"The Lord bless you and keep you; the Lord make His face shine upon you, and be gracious to you; the Lord lift up His countenance upon you, and give you peace.”The pastor lowers his arms and we all sing the last song, a song that has closed our worship service for as long as many of us can remember. Papers rustle as the song leader dismisses us inviting everyone to share our "agape love feast" downstairs. The pianist plays a quick postlude, but no one is paying attention. Children run to join friends, mothers pass newborn babies to other eager arms, the line for the bathroom grows... The afternoon of fellowship has begun.
Elbowing one's way down the stairs one finds what can only be described as barely controlled chaos. Little children are lined up to get candy from "The Candy Lady." People who aren't little children anymore line up for coffee and stop at the bread baskets for a roll or maybe a slice of cinnamon bread. Asa Lopez shares a bottle of wine. Everyone makes his way to his seat as the dishwasher boys put a pitcher of ice water on every table. Finally a deacon announces that we're ready to start, though how anyone hears the microphone over all the happy noise is a mystery. Gradually the aisles clear, we say a prayer, share announcements (applauding for nearly every one), and then Deacon Barnard dismisses tables one by one.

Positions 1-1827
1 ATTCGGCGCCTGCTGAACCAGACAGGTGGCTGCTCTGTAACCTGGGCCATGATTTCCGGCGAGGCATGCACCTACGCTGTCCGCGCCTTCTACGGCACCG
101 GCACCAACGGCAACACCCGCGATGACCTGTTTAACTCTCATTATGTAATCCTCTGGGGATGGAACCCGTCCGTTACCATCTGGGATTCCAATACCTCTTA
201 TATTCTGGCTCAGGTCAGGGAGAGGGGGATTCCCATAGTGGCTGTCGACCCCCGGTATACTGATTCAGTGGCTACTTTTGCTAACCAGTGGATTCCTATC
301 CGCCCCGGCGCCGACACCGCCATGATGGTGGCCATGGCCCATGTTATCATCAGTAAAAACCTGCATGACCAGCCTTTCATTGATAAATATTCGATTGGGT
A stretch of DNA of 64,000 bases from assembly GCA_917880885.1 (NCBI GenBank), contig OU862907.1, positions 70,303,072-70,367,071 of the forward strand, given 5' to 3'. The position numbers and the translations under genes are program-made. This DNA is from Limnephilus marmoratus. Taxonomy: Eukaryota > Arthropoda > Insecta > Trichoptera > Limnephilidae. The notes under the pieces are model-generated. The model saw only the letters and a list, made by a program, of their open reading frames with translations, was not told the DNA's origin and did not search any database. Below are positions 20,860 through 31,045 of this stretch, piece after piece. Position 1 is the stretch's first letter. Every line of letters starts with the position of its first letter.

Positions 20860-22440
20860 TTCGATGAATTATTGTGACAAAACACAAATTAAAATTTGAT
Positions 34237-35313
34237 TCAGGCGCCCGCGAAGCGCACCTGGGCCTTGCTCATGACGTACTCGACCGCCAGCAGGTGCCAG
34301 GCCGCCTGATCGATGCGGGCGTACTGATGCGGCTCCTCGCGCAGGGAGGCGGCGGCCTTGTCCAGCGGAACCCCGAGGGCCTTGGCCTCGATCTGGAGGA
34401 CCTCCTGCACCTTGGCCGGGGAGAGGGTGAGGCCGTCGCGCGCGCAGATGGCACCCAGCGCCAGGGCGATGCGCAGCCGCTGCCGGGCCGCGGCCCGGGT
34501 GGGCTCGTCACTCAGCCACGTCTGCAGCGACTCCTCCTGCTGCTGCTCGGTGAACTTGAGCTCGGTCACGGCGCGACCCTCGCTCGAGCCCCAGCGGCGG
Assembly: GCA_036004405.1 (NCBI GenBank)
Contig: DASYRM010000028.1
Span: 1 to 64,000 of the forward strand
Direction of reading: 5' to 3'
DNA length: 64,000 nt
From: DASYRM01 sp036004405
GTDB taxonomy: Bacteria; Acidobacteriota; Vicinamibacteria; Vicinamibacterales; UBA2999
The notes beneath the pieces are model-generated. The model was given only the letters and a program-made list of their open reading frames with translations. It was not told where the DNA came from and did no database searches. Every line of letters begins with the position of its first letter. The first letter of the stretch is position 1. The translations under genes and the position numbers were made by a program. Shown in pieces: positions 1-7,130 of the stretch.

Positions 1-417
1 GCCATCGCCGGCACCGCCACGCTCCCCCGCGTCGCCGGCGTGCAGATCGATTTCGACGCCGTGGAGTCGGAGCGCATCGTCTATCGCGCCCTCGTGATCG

Every week this same ritual takes place. Sometimes—when I'm not cutting up meatballs for or serving corn dogs to my children—I like to sit and listen. The sound of a hundred conversations, the sound of silverware clattering on plates, the sound of laughter... It's boisterous, it's noisy, it's crowded. But these are the sounds of fellowship.